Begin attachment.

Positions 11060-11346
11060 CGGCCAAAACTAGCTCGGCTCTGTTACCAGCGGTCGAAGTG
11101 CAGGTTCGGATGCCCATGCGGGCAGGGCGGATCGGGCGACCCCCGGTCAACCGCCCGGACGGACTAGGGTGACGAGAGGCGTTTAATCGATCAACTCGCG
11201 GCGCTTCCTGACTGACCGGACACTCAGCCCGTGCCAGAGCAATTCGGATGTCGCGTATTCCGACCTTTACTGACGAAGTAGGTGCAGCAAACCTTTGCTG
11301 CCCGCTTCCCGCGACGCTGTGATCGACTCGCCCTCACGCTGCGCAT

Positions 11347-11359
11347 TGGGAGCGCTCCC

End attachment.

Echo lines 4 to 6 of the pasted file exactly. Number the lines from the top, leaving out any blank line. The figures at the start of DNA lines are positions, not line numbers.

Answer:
11201 GCGCTTCCTGACTGACCGGACACTCAGCCCGTGCCAGAGCAATTCGGATGTCGCGTATTCCGACCTTTACTGACGAAGTAGGTGCAGCAAACCTTTGCTG
11301 CCCGCTTCCCGCGACGCTGTGATCGACTCGCCCTCACGCTGCGCAT

Positions 11347-11359